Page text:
FSUID Password Reset Instructions
For information on how to reset your FSUID password click here.
Information Technology Services / Heartbleed
FSUID Password Reset
What should I do?
Officials at Florida State University are requiring a mandatory FSUID password reset for anyone with an FSUID. Passwords must be changed sometime between Friday, April 18, 2014, and noon on Wednesday, April 23, 2014, or the account will be locked until the password is changed. Please follow the instructions below to change your password.
- Open your Web browser.
- Go to myFSU portal (https://my.fsu.edu).
- Click the “Reset Your Password” link.
- Follow the instructions to change your password.
- Update all devices and programs with your new information.
What happens when I reset my FSUID password?
Upon resetting your password, your old password will no longer work in a variety of online university systems and applications, such as myFSU portal, Blackboard, etc. Email programs installed on computers and smartphones will need to be updated with your new password. Wireless and VPN settings on laptops, tablets, smartphones and other devices will also need to be updated. Computers that you log onto with your FSUID will require your new password when you connect to the university's network. In some cases, you may need to force your computer to update itself to recognize your new password.
- Cell phones and tablets
- Your email, calendar, wireless networks, Lync, VPN, and any other authenticated application will stop working until you have updated your device with your new password. Refer to the "Email/calendar program setup" bullet below for instructions on configuring your device.
- Wireless networks
- Users with saved connections to FSUSecure or other secure wireless networks will be prompted to reenter their credentials the next time you connect to that network after the password reset is performed. If you are not prompted automatically, you may need to manually reconfigure your device. Instructions for configuring FSUSecure on a variety of devices can be found on the FSUSecure home page.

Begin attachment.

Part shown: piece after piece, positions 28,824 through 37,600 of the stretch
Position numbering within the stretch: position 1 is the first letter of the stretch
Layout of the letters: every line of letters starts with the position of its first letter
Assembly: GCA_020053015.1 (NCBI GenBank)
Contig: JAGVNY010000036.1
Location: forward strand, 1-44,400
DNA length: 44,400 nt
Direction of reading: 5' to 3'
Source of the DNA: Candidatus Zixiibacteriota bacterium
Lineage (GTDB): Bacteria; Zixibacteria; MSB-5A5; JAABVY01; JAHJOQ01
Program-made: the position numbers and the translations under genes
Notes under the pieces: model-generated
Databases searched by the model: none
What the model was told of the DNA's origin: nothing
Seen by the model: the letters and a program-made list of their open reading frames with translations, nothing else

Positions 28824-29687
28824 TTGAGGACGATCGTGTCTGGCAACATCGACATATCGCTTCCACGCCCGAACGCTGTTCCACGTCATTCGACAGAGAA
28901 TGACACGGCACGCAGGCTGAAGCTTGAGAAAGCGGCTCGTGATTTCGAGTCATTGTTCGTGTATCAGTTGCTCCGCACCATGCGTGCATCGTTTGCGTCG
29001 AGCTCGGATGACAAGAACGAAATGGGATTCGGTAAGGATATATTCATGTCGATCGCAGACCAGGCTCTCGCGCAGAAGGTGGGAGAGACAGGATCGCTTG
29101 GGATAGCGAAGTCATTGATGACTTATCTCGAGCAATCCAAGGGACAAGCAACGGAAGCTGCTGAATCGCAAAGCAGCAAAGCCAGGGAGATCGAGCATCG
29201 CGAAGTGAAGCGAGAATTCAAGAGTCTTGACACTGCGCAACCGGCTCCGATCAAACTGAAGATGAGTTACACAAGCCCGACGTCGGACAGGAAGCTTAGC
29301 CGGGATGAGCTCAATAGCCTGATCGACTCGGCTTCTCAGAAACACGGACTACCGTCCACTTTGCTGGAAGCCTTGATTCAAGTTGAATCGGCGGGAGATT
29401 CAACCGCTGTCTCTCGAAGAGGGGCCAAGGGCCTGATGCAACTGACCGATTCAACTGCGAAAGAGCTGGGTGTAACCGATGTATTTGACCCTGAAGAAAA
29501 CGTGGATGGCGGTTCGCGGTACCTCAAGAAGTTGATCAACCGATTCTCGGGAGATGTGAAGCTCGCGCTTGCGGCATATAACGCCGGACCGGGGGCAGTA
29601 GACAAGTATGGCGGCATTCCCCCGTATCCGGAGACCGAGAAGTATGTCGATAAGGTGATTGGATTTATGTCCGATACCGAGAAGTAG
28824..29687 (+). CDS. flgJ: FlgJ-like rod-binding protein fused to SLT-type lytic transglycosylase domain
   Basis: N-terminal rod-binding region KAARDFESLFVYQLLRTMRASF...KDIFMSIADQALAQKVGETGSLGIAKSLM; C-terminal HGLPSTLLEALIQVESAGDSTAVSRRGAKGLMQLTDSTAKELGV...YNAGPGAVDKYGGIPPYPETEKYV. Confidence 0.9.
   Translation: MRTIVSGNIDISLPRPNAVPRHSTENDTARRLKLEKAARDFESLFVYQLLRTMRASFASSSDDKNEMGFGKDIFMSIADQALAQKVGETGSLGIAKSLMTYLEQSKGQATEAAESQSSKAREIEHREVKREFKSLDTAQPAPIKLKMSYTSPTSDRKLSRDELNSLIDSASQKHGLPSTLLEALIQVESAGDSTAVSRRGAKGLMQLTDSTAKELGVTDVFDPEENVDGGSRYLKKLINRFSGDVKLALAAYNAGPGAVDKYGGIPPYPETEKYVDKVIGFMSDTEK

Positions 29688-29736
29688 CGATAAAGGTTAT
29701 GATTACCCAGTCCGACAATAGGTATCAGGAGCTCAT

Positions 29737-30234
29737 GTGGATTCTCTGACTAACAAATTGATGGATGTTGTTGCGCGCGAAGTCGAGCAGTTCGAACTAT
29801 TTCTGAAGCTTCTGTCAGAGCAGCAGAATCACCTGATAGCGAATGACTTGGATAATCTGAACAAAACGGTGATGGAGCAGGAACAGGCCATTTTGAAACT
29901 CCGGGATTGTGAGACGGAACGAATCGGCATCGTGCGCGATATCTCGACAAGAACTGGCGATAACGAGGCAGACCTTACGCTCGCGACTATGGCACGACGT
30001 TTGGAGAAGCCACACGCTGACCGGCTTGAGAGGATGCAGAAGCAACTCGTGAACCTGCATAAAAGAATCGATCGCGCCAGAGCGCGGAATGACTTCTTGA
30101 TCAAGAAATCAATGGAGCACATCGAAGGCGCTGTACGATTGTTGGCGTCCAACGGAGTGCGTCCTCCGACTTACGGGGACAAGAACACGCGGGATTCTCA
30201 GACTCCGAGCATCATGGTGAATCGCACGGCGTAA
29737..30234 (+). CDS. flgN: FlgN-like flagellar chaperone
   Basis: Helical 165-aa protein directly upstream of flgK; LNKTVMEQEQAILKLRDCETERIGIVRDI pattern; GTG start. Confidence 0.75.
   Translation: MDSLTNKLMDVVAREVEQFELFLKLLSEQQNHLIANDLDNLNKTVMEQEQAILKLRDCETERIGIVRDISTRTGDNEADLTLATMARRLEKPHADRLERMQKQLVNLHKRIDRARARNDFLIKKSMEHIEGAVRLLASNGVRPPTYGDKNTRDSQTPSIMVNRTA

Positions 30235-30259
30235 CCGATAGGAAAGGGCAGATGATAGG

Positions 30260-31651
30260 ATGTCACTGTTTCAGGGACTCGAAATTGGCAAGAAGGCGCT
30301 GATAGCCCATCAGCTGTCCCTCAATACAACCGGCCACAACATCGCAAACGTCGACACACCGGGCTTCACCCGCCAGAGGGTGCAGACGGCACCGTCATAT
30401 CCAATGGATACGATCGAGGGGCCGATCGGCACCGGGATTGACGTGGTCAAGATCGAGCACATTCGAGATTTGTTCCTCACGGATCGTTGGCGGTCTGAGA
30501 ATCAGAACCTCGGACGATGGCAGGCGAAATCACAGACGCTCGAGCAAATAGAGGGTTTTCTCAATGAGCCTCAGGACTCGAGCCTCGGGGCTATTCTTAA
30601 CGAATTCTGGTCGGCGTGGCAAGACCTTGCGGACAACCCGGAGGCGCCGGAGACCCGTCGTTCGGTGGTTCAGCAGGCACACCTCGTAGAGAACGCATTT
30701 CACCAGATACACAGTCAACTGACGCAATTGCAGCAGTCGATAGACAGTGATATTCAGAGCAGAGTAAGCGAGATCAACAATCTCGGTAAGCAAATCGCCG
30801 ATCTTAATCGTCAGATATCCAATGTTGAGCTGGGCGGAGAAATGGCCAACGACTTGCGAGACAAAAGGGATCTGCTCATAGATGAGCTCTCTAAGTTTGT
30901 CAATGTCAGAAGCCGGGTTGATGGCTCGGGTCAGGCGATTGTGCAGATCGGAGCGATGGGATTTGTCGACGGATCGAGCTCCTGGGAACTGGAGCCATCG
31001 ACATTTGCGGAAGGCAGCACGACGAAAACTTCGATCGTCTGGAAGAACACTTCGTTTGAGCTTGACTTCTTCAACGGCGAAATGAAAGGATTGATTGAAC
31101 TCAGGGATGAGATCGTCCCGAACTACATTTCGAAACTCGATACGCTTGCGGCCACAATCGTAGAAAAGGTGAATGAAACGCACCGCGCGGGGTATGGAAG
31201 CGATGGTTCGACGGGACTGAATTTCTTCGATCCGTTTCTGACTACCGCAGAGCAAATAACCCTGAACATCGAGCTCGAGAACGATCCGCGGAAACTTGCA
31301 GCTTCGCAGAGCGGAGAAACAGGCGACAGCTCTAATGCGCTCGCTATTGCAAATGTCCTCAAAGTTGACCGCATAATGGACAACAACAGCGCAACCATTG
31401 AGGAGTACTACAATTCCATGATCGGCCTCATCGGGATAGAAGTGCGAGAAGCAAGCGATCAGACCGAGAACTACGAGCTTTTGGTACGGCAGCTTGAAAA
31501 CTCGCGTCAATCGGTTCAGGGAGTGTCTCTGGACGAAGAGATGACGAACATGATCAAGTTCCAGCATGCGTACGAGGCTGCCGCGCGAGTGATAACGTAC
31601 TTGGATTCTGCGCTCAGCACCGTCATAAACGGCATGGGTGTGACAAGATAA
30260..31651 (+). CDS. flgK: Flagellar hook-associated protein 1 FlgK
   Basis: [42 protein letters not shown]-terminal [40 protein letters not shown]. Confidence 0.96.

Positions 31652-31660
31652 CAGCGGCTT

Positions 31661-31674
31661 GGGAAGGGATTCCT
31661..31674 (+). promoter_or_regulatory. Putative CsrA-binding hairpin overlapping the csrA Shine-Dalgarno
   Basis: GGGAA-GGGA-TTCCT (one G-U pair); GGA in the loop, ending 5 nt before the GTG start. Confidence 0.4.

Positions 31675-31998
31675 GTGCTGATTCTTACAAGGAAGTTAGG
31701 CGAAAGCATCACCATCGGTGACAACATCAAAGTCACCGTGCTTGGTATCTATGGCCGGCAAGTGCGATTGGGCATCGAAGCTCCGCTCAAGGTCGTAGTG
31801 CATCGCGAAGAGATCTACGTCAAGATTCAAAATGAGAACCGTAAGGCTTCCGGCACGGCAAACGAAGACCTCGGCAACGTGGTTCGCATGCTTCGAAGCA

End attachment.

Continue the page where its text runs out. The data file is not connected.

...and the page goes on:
- Email/calendar program setup
- If you use an email program, such as Outlook or Thunderbird, or have your mobile device configured to download your FSU email, you may be prompted to verify or reenter your credentials after performing the password reset. If you are not automatically prompted and your client fails to download your email you may need to manually reconfigure your device or email client. Instructions for setting up your email can be found below.
- Desktops and Laptops using FSU credentials
- After resetting your password, you will not be able to use your new password to log in to that machine until the next time you are connected via an FSU wired or wireless connection. If you wish to update your password without having to log in again you can download and run this GPUpdate batch file while connected an FSU VPN, wired, or wireless network.
- VPN access
- After resetting your password you will be prompted to enter your new password the next time you connect to the VPN.
- Other programs and services
- In addition to the above, any other program or service you use may request your new password automatically or stop working until you manually update your settings or log in with your new FSUID password.
Why do I have to reset my FSUID password?
This mandatory password reset is a precautionary measure in response to the Heartbleed bug. Heartbleed is an Internet security vulnerability discovered on April 7, 2014. It is a security flaw that has affected a significant number of servers, websites and applications around the world. It was discovered in OpenSSL, which encrypts sensitive information – such as social security numbers, passwords and credit card numbers – that are transferred between your computer and another company. The Heartbleed flaw allows an attacker to access encrypted information from these sites and steal usernames, passwords and pretty much any other private information.
Florida State University has fixed, or “patched,” all of our potentially vulnerable systems.
Faculty, staff and students should be on the lookout for phishing emails about the Heartbleed bug. Remember that legitimate Florida State emails will never ask you to directly respond with sensitive information such as a password, Social Security number or bank-account number.
For more information on Florida State's response to Heartbleed, read the Heartbleed ITS News article.